Varga Zs. András: Role of constitutional courts in protection of national/constitutional identity. Nr. 2017/20.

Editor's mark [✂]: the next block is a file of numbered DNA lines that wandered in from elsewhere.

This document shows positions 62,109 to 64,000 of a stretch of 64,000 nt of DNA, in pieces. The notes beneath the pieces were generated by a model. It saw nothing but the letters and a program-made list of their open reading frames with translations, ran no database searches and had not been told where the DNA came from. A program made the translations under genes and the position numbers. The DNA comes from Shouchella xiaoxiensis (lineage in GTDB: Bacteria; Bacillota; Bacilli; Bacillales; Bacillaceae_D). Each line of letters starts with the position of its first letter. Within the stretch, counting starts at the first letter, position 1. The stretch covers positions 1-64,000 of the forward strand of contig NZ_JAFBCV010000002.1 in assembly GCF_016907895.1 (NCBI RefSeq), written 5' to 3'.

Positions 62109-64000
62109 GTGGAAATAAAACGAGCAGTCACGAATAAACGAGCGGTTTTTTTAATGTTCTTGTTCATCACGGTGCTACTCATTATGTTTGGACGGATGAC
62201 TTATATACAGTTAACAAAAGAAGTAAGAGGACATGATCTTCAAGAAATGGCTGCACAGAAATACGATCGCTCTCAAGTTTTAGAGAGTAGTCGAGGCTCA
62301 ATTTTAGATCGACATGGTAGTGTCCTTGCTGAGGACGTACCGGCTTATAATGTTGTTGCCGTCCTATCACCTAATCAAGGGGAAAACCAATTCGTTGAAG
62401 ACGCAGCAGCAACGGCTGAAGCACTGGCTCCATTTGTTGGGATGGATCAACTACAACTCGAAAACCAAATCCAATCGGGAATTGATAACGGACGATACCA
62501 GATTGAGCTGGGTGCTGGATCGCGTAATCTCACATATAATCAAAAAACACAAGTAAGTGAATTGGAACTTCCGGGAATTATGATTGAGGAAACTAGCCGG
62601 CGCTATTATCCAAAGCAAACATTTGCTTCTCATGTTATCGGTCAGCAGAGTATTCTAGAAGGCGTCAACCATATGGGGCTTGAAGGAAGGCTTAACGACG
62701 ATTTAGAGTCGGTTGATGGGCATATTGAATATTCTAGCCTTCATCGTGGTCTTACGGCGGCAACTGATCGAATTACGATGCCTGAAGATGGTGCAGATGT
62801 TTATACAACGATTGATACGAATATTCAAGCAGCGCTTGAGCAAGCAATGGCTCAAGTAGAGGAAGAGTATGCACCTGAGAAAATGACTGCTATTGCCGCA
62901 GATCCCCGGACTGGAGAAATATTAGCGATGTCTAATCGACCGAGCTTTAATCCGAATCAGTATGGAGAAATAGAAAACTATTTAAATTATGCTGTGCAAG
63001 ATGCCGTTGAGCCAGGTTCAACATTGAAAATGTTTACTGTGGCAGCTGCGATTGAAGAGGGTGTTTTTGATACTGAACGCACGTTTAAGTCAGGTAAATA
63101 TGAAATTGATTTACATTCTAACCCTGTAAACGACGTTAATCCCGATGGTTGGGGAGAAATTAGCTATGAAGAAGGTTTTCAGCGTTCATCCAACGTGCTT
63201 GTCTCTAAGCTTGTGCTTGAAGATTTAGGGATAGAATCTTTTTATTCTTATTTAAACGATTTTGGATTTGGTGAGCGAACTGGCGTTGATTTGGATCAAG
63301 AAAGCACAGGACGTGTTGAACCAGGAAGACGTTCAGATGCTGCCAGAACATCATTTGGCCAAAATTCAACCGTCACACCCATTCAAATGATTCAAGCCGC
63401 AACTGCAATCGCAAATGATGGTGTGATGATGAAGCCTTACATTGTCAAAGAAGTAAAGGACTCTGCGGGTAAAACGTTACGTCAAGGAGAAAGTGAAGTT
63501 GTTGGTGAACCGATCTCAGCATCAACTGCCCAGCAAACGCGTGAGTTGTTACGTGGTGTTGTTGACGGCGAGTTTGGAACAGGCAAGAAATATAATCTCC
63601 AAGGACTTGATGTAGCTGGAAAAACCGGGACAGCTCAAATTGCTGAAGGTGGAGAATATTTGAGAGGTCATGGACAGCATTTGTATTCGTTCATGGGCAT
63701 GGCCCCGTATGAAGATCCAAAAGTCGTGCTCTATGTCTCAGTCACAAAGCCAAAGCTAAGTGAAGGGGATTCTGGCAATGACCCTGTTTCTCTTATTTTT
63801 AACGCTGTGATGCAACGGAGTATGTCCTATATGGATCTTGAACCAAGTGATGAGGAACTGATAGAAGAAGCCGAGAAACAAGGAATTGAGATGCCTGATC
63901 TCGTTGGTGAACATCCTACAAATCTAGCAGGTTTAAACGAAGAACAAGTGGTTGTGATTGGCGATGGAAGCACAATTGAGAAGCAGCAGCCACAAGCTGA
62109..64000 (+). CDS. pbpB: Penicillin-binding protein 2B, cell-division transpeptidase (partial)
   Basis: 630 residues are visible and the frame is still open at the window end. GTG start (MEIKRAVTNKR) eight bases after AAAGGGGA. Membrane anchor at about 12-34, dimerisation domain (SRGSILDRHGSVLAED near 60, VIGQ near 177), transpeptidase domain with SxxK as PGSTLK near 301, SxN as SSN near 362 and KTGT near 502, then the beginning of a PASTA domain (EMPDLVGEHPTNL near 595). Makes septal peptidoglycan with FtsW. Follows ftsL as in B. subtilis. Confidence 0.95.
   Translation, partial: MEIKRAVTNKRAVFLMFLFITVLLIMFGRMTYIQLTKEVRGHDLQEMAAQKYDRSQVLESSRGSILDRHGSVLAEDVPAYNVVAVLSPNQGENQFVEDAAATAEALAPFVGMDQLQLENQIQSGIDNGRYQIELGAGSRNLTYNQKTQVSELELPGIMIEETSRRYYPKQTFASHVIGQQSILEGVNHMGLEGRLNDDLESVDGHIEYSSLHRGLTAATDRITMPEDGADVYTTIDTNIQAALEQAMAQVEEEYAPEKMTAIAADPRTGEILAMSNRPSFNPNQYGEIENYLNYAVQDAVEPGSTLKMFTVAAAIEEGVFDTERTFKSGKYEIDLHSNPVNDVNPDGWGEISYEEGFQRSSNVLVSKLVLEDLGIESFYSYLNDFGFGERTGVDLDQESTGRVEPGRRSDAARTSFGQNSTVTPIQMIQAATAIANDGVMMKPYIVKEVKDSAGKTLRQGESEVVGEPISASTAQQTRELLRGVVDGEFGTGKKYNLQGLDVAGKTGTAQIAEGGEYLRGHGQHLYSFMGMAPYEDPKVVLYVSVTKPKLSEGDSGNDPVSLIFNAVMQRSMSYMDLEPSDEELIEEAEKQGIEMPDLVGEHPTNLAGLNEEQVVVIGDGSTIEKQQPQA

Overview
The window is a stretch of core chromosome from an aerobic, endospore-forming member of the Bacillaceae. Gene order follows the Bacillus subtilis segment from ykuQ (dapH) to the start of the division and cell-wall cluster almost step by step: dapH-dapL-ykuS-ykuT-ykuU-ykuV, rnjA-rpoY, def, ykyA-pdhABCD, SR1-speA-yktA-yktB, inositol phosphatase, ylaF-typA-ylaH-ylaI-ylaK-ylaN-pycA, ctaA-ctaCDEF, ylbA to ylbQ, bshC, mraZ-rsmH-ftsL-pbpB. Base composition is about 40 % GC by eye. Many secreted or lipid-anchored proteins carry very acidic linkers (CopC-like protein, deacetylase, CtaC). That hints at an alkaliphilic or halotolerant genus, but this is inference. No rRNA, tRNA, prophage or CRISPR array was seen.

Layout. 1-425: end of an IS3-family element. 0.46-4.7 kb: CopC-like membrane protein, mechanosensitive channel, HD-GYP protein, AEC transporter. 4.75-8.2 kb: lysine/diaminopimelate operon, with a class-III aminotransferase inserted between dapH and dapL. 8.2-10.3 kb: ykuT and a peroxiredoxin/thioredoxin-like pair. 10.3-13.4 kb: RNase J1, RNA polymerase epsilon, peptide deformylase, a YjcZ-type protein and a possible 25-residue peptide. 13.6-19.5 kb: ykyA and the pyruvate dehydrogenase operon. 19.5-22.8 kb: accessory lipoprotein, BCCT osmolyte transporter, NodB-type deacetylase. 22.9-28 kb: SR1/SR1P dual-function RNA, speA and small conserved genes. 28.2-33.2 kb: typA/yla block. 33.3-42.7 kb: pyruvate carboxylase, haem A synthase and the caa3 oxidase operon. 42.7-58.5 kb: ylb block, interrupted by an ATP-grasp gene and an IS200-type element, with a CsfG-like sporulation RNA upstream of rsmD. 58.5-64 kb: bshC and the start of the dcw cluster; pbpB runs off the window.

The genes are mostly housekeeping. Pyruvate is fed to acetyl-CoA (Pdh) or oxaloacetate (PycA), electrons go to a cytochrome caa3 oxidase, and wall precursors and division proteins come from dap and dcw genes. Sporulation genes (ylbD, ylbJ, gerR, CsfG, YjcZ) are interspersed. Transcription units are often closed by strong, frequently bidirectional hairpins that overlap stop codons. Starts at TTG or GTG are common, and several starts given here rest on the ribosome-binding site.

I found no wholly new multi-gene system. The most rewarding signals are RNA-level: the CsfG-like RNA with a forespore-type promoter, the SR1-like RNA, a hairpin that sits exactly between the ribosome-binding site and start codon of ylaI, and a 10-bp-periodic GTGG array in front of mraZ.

Article 2 and 6 of TEU identifies common values of the member states, while Article 4 rules that the Union shall respect the equality of Member States before the Treaties as well as their national identities, inherent in their fundamental structures, political and constitutional, inclusive of regional and local self-government. Common traditions as international or supranational values are and will be protected later on by the ECJ which perhaps will maintain the primacy of the EU law against national constitutions. But just the TEU gives a strong background for the standpoint that the common European constitutional heritage must not be opposed to national constitutional identity and vice versa. The two set of values should be equilibrated. The common values contain what is common, the national values cover what is not common. But values that are not common are also values and these values also need legal protection. This protection is vested in the constitutional courts of the member states of the CoE and the EU. Thus the constitutional courts may have different tasks but their primary mission is protection of their own constitutional identity. This is not only national but – if we accept the regulation of the TEU – it is also a European mission.